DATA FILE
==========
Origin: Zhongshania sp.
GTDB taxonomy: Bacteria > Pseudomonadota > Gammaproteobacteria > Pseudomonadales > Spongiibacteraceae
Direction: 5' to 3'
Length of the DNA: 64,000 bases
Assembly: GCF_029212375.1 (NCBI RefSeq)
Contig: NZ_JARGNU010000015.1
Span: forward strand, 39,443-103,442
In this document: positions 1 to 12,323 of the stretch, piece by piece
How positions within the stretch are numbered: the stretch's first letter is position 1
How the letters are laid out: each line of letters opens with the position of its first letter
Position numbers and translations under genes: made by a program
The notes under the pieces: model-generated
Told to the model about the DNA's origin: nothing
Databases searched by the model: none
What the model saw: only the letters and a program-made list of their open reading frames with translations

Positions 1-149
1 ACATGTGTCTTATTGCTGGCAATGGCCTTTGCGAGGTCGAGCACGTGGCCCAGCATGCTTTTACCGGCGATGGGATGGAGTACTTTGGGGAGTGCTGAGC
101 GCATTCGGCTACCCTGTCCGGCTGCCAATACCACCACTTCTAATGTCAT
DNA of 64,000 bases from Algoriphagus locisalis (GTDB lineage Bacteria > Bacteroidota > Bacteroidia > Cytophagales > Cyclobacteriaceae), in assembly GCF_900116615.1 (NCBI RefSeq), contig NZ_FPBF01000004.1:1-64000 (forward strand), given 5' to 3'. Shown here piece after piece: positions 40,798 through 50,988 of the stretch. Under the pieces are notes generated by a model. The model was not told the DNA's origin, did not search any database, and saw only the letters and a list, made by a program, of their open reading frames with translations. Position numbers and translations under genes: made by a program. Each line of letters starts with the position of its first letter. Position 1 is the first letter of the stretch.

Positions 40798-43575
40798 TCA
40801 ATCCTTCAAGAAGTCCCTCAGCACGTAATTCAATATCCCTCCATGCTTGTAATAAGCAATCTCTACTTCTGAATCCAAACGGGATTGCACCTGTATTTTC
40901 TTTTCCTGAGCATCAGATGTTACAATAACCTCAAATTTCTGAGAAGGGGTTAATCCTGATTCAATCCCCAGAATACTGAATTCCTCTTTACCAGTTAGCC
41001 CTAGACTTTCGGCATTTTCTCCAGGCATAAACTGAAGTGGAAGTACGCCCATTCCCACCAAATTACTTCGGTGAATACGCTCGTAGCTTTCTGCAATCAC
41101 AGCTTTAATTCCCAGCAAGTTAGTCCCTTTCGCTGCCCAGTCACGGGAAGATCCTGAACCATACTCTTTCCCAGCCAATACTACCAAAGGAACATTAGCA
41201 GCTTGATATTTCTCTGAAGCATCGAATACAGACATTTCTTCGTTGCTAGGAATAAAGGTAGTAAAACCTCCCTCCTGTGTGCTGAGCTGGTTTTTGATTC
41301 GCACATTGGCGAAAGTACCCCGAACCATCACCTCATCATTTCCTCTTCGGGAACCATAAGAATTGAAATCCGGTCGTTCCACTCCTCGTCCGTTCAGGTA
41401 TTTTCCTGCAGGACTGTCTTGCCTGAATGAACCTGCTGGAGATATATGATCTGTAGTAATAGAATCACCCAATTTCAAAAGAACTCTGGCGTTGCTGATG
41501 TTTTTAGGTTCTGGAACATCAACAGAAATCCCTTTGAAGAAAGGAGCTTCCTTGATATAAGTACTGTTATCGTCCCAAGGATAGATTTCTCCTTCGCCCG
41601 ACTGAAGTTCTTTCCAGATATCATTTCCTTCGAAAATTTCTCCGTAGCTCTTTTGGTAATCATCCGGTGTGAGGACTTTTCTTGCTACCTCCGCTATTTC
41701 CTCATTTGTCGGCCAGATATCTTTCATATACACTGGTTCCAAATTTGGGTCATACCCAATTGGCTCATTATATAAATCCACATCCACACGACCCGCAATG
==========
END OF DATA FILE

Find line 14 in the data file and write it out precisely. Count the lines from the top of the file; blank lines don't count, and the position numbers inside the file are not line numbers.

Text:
Databases searched by the model: none